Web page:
Last Monday was our biweekly meeting of GLAWS Screenwriting Critique Group that meets at Los Angeles Valley College. Every other meeting we take fifteen pages of two submitted scripts, read through them and critique them. This is the second time since I have joined the group that my work has been up.
The first time showed me some big problems I had. My steampunk screenplay starts with the birth of my protagonist on the night a meteor hits just outside of town. The point of the meteor is that it causes my protagonist’s father to leave his wife while giving birth. He is a doctor and his skills are needed. There is a midwife, so he really isn’t needed there. And later on, you discover that the meteor marks the point where history changed from being as we know it to being an alternative, steampunk reality.
That’s it! That was the importance of the meteor. But that’s not how the group saw it. I opened up with a bang (literally) and people expected the meteor to be more significant. Bear in mind that this group is not particularly versed in steampunk. They do not know that there is a whole subgenre of the supernatural in the alternate Victorian world. Yet quite a large percentage of them thought that the meteor was endowing my protagonist with some kind of supernatural ability. That is a completely different direction than where I am going.
What this showed me was that I way overplayed the meteor. Sometimes you are so close to your subject that you miss obvious problems. In the second version they read (actually, the eighth draft) I cut back the whole meteor thing to less than half a page. Only two people speculated on supernatural abilities, which isn’t bad. That was one step forward.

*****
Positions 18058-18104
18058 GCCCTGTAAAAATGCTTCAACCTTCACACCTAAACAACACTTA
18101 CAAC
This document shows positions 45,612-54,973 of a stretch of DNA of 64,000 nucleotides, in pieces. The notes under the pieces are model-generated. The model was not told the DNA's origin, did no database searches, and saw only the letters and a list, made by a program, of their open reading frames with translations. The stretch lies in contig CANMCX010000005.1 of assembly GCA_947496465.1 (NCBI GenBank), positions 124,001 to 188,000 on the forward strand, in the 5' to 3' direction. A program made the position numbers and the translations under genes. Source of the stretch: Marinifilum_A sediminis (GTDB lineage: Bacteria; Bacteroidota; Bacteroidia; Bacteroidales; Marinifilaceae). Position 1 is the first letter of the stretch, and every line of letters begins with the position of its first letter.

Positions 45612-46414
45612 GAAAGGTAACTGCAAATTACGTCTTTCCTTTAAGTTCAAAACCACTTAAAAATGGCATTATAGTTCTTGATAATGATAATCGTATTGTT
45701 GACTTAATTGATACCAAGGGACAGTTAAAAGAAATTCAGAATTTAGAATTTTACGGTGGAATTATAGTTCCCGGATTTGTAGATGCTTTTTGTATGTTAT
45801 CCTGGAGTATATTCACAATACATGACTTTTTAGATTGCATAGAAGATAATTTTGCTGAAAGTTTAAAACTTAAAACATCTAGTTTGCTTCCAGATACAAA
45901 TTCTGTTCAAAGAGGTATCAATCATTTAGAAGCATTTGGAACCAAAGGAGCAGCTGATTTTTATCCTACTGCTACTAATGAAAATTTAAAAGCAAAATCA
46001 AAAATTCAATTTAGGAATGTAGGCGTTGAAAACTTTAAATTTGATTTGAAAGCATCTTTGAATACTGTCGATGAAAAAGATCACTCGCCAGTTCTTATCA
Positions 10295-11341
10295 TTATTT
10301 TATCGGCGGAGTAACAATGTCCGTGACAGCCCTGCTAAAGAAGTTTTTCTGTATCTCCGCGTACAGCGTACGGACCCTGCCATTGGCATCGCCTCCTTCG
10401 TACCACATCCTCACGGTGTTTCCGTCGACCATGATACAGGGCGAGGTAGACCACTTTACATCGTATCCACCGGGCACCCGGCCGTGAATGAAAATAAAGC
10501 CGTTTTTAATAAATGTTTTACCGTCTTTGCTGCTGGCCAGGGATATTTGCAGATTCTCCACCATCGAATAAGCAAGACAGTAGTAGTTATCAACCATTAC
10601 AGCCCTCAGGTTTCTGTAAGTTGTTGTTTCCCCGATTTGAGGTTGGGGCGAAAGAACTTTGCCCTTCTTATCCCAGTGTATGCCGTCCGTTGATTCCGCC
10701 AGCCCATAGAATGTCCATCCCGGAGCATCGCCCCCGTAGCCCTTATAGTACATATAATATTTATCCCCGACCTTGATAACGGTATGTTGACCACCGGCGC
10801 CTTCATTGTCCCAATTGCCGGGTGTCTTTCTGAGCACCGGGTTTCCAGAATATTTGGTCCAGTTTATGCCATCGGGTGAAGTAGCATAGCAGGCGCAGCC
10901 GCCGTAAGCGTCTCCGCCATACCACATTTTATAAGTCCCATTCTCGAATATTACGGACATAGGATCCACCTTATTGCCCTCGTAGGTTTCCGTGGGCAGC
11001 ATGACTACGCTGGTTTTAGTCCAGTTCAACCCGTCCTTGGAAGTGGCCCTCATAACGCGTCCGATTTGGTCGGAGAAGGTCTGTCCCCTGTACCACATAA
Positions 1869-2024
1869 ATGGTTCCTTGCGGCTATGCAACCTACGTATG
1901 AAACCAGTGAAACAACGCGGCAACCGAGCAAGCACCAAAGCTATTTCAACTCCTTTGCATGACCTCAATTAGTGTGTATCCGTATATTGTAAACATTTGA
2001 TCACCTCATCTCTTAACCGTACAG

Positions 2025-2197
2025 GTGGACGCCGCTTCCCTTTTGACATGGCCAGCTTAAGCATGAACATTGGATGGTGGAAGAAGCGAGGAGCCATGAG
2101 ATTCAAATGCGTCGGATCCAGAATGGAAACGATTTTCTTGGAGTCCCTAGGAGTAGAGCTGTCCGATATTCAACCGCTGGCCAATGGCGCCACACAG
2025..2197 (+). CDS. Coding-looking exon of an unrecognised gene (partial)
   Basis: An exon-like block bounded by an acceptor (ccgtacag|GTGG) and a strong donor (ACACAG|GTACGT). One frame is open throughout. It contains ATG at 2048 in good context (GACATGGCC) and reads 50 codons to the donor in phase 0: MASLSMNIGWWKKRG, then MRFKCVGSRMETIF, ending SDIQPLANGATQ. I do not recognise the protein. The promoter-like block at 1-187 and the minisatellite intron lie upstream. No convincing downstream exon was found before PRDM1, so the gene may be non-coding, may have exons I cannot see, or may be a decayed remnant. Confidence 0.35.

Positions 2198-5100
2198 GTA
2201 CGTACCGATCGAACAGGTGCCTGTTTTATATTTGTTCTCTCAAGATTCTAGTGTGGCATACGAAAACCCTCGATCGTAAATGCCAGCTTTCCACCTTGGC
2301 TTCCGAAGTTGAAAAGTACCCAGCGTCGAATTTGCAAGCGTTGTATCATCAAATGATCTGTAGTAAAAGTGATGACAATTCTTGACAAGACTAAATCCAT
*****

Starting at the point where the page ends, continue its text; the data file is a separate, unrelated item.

Of course it can go the other way. You can know your character in your head so well that you forget to tell the reader some really important detail about them. Or, in rewrites, you can delete a character’s introduction. Then they just pop up in the middle of your story with no explanation.
These are some examples of major story problems. But a key reason for having a group read your work is to listen for repeated comments. In this second reading, a lot of people said they liked my dialogue. That’s encouraging, it’s something I’m doing right, and it’s my second step forward.
A lot also said I had too much exposition. I explain things too much. As one person put it, my characters are telling each other what they already know. That’s my one step back. But this is also a good thing. I tend to write long. My screenplay is 149 pages long. It should be about 120. Now I have a better idea of where to cut.
There is a natural progression of getting feedback. First, you show your work to your family. But they’re most likely to love anything you write because they love you. “That’s great, honey. Keep it up.” Then, you show it to your friends. Really good friends will tell you when something stinks. But they might not have the professional eye to tell you why. They might just say something like, “It just didn’t catch me.” But if you are serious about your writing, you need to take it to others who are equally serious. And hopefully led by a teacher or industry professionals. As I tell anyone who will read my work, “I rather you tell me it stinks than an agent or producer.”
If you live in or near the Los Angeles area, I strongly recommend you look up http://www.glaws.org/html/mainmenu.html . Their critique groups are one of the best opportunities they offer.
Where are you getting your feedback?
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